New research released this week has confirmed the strong link between a diet high glycemic index (GI), glycemic load (GL) and the risk of developing type 2 diabetes (T2D). The research review, which was published in the peer-reviewed Nutrients journal, is this first of its kind in more than a decade, and is an important reminder of the benefit of a low GI diet.
What is Glycemic index (GI)?
GI is a ranking system that rates carbohydrate-containing foods on a scale of zero-to-100, based on how quickly the food causes blood sugar levels to rise.
Foods with a low GI take longer to be digested and broken down, releasing sugar into the blood at a slower, more sustainable rate. Alternatively, foods with a higher GI value produce a rapid rise in blood sugar, causing these levels to ‘spike’ and then rapidly drop.
Why is it important?
Carbohydrates are an essential part of our diets, but not all carbohydrate foods are equal. Maintaining a healthy low GI diet is proven to aid in stabilising blood sugar levels, reduced risk of cardiovascular disease and, importantly, reduce insulin resistance, the most common cause of type 2 diabetes. By preventing ‘spikes’ in sugar levels, a diet low in GI can help to ensure our energy is better maintained and sustained throughout the day.
According to co-author and Professor of Human Nutrition at the University of Sydney, Professor Jennie Brand-Miller AM, current conventional dietary advice inadequately identifies low GI or GL foods or diets.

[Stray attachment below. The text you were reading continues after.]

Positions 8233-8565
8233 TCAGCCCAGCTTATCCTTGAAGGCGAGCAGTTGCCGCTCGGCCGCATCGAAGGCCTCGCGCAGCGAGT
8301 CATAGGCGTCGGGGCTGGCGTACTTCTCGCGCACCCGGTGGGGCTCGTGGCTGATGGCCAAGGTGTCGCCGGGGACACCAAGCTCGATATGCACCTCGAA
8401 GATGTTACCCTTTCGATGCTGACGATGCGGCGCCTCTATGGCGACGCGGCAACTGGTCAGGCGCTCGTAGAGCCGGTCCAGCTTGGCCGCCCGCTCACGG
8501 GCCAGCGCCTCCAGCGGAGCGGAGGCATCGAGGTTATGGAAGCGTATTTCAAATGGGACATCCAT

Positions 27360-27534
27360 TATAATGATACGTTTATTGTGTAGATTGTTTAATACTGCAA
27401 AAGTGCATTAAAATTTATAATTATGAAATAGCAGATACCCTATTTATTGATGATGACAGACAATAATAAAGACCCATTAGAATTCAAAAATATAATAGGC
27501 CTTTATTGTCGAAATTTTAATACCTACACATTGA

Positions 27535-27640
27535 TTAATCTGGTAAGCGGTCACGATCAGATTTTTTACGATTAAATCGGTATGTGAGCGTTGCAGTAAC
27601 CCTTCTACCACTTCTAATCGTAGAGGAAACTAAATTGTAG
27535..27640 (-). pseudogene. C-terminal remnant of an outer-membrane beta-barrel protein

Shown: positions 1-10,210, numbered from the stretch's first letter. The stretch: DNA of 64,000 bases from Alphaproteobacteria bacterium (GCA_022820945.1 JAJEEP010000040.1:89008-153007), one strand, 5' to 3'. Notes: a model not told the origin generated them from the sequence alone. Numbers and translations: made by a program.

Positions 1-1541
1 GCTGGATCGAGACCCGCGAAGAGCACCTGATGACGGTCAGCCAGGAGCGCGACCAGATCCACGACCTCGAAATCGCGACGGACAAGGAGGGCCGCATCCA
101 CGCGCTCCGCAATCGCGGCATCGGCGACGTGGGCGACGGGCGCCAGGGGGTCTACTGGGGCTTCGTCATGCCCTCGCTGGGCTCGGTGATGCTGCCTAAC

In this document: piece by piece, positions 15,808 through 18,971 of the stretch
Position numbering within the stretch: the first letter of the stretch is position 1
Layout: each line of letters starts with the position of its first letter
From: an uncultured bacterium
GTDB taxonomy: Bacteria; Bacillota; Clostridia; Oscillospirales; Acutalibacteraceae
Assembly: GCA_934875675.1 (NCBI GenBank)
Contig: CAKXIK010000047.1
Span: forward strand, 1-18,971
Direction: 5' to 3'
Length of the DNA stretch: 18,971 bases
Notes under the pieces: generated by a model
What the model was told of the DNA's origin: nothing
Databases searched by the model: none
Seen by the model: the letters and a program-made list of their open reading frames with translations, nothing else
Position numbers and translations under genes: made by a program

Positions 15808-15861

“Low GI and GL advice does not conflict with current healthy eating dietary advice and should be applied within the context of healthy food and nutrient-based advice,” Prof Brand-Miller.
Further, accredited practising dietitian and nutritionist, Dr Alan Barclay, Sydney, believes the amount and type of carbohydrates has the biggest impact on blood sugar for those with diabetes or pre-diabetes.
“Being mindful of carbohydrate quality and eating an adequate amount of carbohydrates is paramount to better regulating blood sugar levels, especially for those living with diabetes”.
The release of the report coincides with the relaunch of SunRice’s Low GI range white rice. The SunRice low-GI range includes both white and brown rice. They are the only rice products on the market that have been certified as low GI and are endorsed by the Glycemic Index Foundation as low GI.